Brian Googins, 70

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WASHINGTON D.C. — Brian Googins, 70, died on March 11 from Parkinson’s Disease.

He was born on April 10, 1941, the second of six boys born to Margaret and Herbert Googins.

He grew up in Portland and graduated from Cheverus High School where he was awarded a scholarship to Georgetown University. He graduated from Georgetown in 1963 with a degree in International Relations from the Edmund A. Walsh School of Foreign Service and, having entered officer candidate school, was commissioned into the U.S. Navy in November of 1963.

Googins served on the U.S.S. Pine Island and in Vietnam where he was originally assigned a desk job in Saigon but requested a transfer to the field. He was stationed in My Tho in the Mekong Delta where he acted as an advisor to South Vietnamese troops.

After being honorably discharged in 1967, he spent time in New York before making his way back to Washington D.C. Once back in Washington, he worked a series of jobs, culminating with a position as an economist with the U.S. Department of Labor.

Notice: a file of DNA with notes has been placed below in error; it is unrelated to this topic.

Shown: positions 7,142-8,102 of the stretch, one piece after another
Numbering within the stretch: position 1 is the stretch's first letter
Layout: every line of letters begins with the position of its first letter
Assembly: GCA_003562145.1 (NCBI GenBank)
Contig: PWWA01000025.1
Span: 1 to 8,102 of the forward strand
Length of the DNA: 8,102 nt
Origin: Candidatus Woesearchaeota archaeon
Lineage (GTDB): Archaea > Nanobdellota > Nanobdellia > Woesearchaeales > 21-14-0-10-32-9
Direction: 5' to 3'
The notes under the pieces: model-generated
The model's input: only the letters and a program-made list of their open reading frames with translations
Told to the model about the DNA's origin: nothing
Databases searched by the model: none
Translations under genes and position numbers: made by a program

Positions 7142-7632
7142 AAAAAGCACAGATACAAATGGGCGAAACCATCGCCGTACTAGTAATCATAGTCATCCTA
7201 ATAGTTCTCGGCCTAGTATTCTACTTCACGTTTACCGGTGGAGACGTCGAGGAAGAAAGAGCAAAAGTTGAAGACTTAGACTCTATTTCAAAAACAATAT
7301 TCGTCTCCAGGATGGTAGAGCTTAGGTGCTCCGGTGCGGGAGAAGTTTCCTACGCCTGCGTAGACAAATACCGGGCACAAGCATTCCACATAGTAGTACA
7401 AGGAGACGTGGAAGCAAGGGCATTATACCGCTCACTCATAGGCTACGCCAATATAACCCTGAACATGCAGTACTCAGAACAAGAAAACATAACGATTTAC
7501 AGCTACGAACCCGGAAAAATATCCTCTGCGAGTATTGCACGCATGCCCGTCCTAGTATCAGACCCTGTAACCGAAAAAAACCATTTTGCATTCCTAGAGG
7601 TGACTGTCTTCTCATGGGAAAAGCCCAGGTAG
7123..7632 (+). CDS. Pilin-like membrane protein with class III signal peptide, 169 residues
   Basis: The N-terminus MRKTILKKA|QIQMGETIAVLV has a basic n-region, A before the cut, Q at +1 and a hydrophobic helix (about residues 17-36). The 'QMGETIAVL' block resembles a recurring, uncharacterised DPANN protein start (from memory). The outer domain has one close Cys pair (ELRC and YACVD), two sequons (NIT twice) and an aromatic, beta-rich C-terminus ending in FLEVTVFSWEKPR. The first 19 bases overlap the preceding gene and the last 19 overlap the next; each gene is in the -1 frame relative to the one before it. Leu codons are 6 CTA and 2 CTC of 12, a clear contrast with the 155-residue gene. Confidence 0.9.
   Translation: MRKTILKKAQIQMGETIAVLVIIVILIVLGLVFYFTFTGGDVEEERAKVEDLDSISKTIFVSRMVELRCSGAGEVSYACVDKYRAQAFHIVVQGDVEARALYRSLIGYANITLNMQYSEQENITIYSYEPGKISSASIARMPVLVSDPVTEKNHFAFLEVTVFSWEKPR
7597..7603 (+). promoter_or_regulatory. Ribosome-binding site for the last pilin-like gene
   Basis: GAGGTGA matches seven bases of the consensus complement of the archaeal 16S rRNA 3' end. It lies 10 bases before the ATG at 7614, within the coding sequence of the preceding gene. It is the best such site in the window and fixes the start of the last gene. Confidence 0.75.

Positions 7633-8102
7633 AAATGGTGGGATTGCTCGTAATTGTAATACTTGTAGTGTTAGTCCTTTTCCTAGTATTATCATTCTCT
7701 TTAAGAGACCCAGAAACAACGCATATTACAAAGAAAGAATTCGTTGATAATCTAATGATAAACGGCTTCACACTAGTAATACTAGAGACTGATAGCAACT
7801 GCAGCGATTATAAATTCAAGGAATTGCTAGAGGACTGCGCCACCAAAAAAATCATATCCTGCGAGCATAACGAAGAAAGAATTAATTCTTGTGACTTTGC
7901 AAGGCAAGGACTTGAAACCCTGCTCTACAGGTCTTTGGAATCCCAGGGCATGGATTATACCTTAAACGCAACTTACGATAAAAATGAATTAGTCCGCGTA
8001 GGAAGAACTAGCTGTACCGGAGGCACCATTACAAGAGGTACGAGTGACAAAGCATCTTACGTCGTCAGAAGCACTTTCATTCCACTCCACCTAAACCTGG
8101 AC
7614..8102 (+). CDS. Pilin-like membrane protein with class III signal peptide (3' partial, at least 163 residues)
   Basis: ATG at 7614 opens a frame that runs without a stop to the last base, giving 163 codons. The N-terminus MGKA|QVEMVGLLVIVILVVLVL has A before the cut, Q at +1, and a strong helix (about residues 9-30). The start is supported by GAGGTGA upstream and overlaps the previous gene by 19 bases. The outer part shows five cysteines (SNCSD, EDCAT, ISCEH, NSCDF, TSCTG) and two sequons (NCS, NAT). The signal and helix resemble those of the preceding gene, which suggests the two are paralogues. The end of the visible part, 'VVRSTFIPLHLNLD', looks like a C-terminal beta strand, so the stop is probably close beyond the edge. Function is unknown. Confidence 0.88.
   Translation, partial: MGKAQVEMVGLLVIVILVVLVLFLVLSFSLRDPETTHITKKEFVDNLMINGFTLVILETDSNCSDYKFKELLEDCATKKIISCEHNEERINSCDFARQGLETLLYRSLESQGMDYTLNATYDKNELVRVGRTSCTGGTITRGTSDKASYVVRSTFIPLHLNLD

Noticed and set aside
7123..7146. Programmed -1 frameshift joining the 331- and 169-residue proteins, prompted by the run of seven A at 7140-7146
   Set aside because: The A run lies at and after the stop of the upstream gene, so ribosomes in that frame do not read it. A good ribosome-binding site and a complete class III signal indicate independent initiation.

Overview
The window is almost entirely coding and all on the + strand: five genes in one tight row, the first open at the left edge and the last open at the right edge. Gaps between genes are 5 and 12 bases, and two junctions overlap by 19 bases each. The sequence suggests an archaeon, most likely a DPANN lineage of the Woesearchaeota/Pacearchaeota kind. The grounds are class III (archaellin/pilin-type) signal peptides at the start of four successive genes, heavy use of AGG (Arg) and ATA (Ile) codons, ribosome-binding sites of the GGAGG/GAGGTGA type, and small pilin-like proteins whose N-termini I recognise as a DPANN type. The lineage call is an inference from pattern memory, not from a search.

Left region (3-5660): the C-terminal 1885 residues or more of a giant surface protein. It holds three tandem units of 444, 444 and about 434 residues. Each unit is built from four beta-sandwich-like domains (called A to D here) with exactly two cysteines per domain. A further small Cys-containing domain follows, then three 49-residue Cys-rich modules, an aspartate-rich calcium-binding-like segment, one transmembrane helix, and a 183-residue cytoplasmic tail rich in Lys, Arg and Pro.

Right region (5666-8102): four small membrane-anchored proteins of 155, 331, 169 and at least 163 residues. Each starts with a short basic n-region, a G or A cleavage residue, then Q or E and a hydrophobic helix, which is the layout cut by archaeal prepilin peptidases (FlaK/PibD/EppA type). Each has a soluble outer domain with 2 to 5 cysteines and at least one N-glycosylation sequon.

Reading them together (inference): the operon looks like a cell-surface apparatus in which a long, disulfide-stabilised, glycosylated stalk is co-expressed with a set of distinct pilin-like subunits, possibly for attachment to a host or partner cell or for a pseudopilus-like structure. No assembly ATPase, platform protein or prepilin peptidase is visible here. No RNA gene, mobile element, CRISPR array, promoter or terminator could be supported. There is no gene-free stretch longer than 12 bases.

As his fiftieth birthday approached, Googins decided to take his life in a new direction and he became a foreign service officer with the state department. This position took advantage of his love of history and politics, his great way with people and his facility with foreign languages. He was stationed in both Bangkok, Thailand and Beijing and thrived in the job, but his Parkinson’s Disease forced an early retirement.

He was a great fan of the arts, notably opera, the symphony, theater and foreign movies. He was always traveling or planning a trip, and he made Bangkok his home away from home. Googins had an uncanny gift for connecting with people and bringing others together. Long before Facebook, he was a one-man social network and his network of friends extends around the globe.

He was predeceased by his parents and his brother, Daniel.

Googins is survived by his brothers, Bruce and his wife, Marianne, of Crownsville, Md., Bradley and his wife, Ridgely Fuller, of Waltham, Mass., Mark and his wife, Betts, of Cumberland, Michael, of Portland; sister-in-law Renate Googins, as well as an uncle and many nieces, nephews and cousins.

A memorial service was held at Grand Oaks Assisted Living in Washington D.C. on March 17 and he will be buried in Arlington National Cemetery at a later date.

Memorial contributions may be made in his name to the Parkinson Foundation of the National Capital Area (, Cheverus High School ( or Georgetown University (